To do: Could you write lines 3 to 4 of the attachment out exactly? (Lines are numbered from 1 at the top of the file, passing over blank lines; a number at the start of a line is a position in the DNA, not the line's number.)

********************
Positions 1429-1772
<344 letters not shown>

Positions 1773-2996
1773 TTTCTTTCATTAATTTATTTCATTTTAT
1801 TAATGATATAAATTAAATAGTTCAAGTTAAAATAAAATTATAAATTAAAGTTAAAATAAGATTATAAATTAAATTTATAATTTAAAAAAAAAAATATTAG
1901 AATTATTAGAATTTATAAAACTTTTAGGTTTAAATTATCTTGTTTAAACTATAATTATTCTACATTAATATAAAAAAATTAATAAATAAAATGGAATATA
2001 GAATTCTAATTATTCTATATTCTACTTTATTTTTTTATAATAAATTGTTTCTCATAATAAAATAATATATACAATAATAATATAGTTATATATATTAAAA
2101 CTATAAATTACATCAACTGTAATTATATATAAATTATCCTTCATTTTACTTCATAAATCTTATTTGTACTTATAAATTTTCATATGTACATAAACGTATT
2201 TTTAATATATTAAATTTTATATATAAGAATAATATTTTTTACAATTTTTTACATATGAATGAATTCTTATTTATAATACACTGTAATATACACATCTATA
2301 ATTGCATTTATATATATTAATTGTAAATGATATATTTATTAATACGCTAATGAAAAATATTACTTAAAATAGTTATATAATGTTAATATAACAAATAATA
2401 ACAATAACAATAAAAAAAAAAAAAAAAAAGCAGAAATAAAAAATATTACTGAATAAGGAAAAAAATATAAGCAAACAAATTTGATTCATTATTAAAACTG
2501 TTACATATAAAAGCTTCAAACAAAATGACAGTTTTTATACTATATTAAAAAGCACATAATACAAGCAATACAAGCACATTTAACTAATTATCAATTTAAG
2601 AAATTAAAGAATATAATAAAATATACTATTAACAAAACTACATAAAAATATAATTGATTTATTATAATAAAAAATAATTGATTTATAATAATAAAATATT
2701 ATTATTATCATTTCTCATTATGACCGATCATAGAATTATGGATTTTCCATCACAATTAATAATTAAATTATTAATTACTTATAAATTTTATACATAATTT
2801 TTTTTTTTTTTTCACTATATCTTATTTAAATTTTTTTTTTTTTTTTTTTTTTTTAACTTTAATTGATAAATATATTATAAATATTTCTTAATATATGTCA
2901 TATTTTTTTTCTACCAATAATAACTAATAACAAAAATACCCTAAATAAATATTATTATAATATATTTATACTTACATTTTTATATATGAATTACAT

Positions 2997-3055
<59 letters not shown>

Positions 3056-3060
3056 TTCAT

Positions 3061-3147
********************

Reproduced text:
Positions 1773-2996
1773 TTTCTTTCATTAATTTATTTCATTTTAT